QUEST began as a group of parents coming together in 2012 to express concerns about then-Mayor Menino’s intention to rework Boston’s school assignment system with the intention of sending students to schools “closer to home.” The Mayor and some in the BPS and the community believed that school transportation costs were out of control, and that changes in the New Boston opened up the possibility of a system relying on something like the “neighborhood schools” idea. Others, including QUEST, believed that, while the old three-zone assignment system was very problematic, a move toward neighborhood schools was not the equity response. High transportation costs remain the cost of segregation in Boston.
Assigning students to schools in large urban districts is a very complicated exercise. Behind the placement of a child in a school are complex mathematical formulas designed to address the geography of schools and students, transportation challenges, the availability of programs for English Language Learners and Students with Special Needs and many other factors. The system must also assign students from families who, for whatever reason, do not express their preferences through the registration process.
Transparency is a great challenge in such a system, and Boston’s magical mystery tour of school assignment favors those families who have the time and connections to discover and pursue the best options for their children. “Gaming the system”–accessing all available information about assignment options and organizing with other parents to maximize the chance of the best outcomes for “informed” families–is alive and well in Boston and disparity is the game’s primary result.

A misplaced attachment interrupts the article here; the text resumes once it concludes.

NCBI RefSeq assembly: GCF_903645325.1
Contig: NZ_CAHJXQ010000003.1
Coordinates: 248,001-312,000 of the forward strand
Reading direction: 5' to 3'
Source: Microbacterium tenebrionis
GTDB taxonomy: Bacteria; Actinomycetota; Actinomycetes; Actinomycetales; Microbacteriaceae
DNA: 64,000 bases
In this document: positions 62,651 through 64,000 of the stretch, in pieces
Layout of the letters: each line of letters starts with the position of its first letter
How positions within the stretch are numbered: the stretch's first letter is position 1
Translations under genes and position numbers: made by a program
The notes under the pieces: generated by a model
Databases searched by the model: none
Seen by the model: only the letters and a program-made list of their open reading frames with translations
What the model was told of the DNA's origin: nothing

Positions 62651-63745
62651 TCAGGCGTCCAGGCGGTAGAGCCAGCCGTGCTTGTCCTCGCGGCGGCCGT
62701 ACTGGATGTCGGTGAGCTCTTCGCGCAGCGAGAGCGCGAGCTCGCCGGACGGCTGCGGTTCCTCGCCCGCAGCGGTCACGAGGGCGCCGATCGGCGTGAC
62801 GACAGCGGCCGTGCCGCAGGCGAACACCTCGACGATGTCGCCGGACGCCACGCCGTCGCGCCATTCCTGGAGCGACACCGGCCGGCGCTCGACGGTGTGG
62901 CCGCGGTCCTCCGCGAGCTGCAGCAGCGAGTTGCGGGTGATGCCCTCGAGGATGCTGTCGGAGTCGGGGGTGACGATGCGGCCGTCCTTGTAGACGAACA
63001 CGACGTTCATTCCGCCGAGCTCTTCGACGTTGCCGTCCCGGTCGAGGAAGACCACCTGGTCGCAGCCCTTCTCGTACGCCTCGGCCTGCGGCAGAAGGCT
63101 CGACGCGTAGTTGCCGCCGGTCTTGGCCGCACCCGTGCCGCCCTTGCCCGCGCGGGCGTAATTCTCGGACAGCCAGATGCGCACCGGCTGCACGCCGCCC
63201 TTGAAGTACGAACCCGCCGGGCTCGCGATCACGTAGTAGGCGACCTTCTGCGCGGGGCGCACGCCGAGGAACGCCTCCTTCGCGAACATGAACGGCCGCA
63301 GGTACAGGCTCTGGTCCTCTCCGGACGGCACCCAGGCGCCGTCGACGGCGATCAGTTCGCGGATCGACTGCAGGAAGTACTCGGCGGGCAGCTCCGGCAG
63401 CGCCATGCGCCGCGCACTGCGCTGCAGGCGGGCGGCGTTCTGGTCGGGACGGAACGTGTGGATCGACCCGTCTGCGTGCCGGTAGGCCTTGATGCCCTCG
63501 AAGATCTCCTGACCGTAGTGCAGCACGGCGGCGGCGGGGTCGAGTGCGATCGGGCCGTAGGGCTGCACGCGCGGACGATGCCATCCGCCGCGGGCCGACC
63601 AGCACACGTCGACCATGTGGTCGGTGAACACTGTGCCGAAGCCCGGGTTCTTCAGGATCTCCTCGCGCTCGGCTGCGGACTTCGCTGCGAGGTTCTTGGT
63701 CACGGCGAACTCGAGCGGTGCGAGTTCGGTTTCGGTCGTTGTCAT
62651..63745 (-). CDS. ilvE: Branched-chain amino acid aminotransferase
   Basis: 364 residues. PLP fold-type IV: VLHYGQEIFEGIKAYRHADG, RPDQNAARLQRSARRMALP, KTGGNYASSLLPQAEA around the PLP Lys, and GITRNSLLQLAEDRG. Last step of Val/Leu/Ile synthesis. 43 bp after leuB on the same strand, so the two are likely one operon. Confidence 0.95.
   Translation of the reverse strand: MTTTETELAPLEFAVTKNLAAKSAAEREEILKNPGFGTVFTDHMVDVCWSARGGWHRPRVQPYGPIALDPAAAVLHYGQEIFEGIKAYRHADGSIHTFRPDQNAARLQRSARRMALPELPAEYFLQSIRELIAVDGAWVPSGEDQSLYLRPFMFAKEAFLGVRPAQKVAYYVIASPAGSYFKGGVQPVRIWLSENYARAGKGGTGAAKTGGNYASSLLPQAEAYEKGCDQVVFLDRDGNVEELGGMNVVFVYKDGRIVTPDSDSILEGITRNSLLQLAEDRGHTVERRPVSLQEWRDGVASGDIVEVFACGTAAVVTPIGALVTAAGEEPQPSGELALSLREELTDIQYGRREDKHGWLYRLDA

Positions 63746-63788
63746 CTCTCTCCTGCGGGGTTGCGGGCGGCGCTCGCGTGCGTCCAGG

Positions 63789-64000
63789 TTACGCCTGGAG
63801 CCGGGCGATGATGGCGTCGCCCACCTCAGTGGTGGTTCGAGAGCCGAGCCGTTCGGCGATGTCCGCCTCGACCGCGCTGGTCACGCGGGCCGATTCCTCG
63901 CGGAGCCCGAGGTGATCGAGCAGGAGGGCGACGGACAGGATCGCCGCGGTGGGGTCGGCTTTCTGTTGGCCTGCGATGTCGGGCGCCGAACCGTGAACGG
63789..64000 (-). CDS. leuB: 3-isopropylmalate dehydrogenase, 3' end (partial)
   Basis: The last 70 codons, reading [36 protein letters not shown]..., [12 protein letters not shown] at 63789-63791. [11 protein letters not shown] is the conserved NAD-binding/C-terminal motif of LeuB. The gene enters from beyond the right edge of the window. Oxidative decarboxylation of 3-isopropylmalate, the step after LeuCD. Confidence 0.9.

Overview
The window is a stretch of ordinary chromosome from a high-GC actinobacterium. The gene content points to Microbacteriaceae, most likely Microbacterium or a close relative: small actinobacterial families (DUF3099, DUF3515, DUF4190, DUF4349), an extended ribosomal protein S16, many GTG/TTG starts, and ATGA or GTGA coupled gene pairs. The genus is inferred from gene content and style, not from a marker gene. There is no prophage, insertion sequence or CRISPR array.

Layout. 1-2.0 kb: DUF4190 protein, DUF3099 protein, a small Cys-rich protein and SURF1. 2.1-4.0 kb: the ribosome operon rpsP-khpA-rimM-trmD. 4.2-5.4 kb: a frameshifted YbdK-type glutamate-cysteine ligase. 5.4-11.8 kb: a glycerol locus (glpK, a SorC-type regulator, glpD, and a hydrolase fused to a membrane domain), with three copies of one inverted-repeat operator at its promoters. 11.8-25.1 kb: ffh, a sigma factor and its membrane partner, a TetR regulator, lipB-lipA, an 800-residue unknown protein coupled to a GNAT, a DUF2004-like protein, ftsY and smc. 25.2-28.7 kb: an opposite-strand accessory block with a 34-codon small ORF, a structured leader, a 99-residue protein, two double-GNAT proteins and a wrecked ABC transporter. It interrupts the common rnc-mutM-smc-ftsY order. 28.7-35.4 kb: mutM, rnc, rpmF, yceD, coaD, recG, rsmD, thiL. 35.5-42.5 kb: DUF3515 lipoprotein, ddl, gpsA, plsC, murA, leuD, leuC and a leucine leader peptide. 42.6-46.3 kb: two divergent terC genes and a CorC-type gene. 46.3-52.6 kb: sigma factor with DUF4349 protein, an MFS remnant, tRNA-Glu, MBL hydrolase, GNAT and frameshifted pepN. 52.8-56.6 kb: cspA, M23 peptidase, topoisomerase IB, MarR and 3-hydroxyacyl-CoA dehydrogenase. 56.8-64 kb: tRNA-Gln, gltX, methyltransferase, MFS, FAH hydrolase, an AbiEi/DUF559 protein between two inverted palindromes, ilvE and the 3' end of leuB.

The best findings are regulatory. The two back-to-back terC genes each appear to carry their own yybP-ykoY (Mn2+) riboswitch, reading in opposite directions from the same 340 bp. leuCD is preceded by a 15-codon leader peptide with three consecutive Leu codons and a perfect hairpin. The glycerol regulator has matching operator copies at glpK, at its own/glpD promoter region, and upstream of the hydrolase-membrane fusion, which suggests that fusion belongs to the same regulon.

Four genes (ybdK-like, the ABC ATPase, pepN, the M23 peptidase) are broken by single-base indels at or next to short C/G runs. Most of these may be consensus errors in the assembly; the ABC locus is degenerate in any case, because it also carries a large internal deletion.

The Mayor’s 2012 initiative to change the assignment system led to a year-long process, with significant community input, and the involvement of numerous experts from area universities. The result was a new “Home-Based” assignment plan that did away with assignment zones and the old “walk-zone” system, but increased the likelihood that students would be assigned to a school close to home. That would have been great, if all students had high-quality schools close to their homes, but that is not the case in Boston.
In adopting the Home-Based system, the Boston School Committee committed itself to support an independent assessment of the impact of the new system, beginning one year after implementation. Now, as we enter the fourth year of the operation of the Home-Based system, no such independent evaluation has taken place. In the absence of the promised evaluation, QUEST formally requested the data necessary to determine how home-based assignment is impacting equity in the BPS. For over two years, BPS officials have been promising to release the data, but have not done so. We can only conclude that the data show that the system is increasing racial and other disparities in the District, so the BPS is not interested in releasing it.
City Hall thinks it has a solution to the assignment problem and the shortcomings of the Home-Based system. Around the same time that QUEST began requesting school assignment data from the BPS, the Boston Compact, a group of charter, parochial and district leaders (with the open support of City Hall) began floating the idea of a Unified Enrollment (UE) system. Under UE, Boston charter schools and BPS schools would be included in a single school assignment lottery.
QUEST rejects the idea of building this new UE system on the foundation of the Home-Based system, without even evaluating the impact of the Home-Based scheme. Unified Enrollment is being promoted around the country by the Gates Foundation and other large philanthropies. In the opinion of QUEST’s contacts in those cities, such as Denver, CO, Unified Enrollment has promoted the growth of the charter school sector and caused many more problems for public schools than it solved. We are convinced that it is possible to create a more transparent and equitable assignment system in Boston without turning to Unified Enrollment.
Talk about Unified Enrollment is in hushed tones, for the moment, but we know that we haven’t seen the last of this idea. When it resurfaces, QUEST will be among those rejecting a bad idea and demanding the long-overdue participatory independent evaluation of the Home-Based system.